WHEN HE HAD WASHED HIS APOSTLES FEET JESUS SAID TO THEM: "DO YOU UNDERSTAND WHAT I HAVE DONE FOR YOU?"Earlier in his Gospel St. John had discussed at length the sacrament of the of the Eucharist in a setting quite distinct from that of the Last Supper. There he had brought out with great force the crisis of faith brought on by our Lord's insistence on the reality of his body and blood in this bread and wine. In his account of the last supper the author of the fourth Gospel, rather than narrate the institution of the Eucharist as the three other evangelists had already done, provides a series of commentaries that bring out the significance of that sacrament. The first point he makes under the form of a prophetic action performed by the Lord on that occasion which consisted of his washing their feet. Jesus himself, realizing that his intent was not properly grasped by the followers to whom he was about to entrust the greatest of all his sacraments, the Eucharist, explained this act which had thrown Peter, and the others as well, into confusion. Jesus was their superior and master; how could he stoop to such a humiliating service, fit for slaves? What had come upon him so to lower himself precisely at a time when danger threatened all around and they needed him to act as their leader and defender?
Jesus saw clearly that such were the sentiments that crowded upon them all and he responded with the explanatory remarks that we heard in this text. His action, he told them, was no aberration but a demonstration of the service they were called upon to render to the people he was going to assemble through his still deeper humiliation of the passion and cross. In fact, this foot washing demonstrates the inner dispositions with which he went to his death and its true meaning in the eyes of God his Father. He gave them a sign of his ready submission to their need for purification, even at the cost of his humiliation, and he did so out of love. They are to take on the same dispositions and make of their lives a service of love in view of preparing others to enter the kingdom. "I have give you an example so that as I have done you also should do. The servant is not better than his Lord, neither is the apostle greater than the one who sends him." They are to make of their ministry a service not a source of power or honors in the sight of others. The concern they are to have for others is that of cleansing them from those sins and attitudes that stand in the way of union with God and with one another.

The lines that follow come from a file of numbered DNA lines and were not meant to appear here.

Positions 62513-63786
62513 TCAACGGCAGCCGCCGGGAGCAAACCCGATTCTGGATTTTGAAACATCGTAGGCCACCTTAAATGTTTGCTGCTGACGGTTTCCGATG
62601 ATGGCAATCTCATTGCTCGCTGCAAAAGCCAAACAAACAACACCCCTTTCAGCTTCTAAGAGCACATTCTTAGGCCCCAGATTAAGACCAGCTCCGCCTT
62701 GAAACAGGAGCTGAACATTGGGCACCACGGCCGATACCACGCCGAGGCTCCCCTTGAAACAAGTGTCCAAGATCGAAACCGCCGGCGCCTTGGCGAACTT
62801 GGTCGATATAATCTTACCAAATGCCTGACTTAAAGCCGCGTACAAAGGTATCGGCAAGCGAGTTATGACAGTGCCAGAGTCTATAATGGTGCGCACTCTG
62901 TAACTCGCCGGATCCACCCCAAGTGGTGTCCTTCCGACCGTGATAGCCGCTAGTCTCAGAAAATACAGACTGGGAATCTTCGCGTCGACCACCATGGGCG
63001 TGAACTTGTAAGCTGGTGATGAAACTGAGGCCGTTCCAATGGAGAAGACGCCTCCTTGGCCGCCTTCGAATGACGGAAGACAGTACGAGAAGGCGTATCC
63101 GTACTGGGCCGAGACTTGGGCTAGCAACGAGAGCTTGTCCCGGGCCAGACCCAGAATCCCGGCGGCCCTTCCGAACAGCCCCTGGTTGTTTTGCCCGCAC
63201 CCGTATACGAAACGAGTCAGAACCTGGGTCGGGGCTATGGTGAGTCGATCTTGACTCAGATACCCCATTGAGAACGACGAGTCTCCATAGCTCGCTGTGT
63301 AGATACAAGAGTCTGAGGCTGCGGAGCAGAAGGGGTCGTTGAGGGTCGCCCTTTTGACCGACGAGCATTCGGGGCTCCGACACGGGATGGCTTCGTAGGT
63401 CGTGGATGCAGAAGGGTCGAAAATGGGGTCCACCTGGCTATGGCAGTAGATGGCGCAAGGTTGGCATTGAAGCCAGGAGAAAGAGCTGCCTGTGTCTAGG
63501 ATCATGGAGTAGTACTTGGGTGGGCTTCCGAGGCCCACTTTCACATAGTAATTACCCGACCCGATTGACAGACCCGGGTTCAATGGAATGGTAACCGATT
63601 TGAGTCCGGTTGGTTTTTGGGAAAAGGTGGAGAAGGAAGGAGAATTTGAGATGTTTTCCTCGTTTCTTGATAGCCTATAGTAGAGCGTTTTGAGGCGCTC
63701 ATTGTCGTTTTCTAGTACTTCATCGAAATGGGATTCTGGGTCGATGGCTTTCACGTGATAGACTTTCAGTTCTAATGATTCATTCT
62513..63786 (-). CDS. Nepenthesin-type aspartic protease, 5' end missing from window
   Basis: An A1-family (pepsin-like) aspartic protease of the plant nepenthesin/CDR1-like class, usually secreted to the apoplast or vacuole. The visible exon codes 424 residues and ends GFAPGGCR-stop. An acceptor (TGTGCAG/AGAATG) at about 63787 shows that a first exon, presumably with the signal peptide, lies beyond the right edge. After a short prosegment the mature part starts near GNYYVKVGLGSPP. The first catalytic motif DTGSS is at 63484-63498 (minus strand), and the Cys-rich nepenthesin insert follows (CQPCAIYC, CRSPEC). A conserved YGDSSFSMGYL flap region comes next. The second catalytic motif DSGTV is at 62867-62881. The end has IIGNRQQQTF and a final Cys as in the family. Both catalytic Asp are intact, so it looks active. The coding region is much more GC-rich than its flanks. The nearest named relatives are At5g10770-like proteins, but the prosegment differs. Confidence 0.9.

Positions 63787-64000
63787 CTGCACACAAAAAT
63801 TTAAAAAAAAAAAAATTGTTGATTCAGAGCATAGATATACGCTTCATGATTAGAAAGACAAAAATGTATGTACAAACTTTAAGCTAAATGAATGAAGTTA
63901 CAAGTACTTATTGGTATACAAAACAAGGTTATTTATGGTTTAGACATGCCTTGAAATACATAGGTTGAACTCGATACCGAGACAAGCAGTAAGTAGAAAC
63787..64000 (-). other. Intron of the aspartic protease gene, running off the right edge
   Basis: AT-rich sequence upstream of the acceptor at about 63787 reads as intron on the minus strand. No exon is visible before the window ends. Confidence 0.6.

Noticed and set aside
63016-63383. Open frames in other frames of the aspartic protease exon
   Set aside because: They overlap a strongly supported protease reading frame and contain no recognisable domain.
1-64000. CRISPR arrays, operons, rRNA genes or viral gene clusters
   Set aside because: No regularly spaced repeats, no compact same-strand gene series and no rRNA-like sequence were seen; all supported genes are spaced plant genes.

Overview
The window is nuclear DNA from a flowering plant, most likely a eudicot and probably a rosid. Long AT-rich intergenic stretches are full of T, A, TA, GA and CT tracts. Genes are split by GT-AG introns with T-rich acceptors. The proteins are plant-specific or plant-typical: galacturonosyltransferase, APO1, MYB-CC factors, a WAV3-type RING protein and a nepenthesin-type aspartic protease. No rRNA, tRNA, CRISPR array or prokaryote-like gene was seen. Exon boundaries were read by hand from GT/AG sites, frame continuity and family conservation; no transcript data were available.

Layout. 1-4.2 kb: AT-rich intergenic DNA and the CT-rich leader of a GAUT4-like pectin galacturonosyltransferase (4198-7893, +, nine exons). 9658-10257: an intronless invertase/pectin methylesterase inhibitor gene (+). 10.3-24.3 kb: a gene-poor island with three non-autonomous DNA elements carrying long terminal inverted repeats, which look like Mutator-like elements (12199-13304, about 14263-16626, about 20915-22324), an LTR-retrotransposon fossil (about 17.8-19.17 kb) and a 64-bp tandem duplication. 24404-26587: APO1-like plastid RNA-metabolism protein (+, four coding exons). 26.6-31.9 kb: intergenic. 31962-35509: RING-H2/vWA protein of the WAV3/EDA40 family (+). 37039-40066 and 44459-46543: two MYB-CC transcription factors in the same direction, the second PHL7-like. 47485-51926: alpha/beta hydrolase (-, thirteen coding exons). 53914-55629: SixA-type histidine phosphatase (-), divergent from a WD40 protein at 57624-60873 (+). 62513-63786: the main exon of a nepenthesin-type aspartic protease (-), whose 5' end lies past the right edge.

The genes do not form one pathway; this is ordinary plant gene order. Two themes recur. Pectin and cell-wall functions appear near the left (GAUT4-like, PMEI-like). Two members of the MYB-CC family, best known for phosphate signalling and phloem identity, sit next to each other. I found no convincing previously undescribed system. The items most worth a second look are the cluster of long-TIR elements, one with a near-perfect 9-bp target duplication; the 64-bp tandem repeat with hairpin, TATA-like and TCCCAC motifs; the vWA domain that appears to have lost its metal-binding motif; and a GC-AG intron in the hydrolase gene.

We know from the rest of the lengthy discourses that St. John presents as taking place at the Last Supper that Jesus had two particular concerns he sought to inculcate in his chosen disciples. First, a firm adherence to his teaching as an expression of love for him and for his Father. "If you love me, keep my commandments." (John 14: 15) The Church has always felt it a duty to assure that the teaching of the Lord was preached and passed on to new generations intact and complete. People cannot keep the Lord's commandments unless they are taught the words of Jesus in their proper sense. St. Paul, writing a generation before St. John had already appreciated this fact. "Stand firm and hold on to the traditions that you were taught, whether by word or by our letter.", he wrote to the Thessalonians (2 Th 2:15) He goes on to add "I exhort you, brothers, in the name of our Lord Jesus Christ to withdraw from every brother who lives in a disorderly way and not according to the tradition you received from us." (3: 6) Toward the end of his life these concerns preoccupied him even more. His final warning to Timothy, whom he had appointed bishop is "Guard the deposit, avoid profane discussions, resist false knowledge." (1 Tim 6: 20)"" "the school of the Eucharist.
The Eucharist teaches us all by imparting the living knowledge of Christ that comes from an actual communion with him. In doing so he unites us with the Father and with all those who are one with him in the Holy Spirit. "If anyone eats this bread he and she will live forever", our Lord taught. As we partake of this holy bread this evening let us then express our gratitude to him for the incomparable gift of the priesthood and of the Eucharist, in which we are given a pledge of eternal life shared in unending communion with the Father through the Son in the Holy Spirit.
Abbot John Eudes Bamberger
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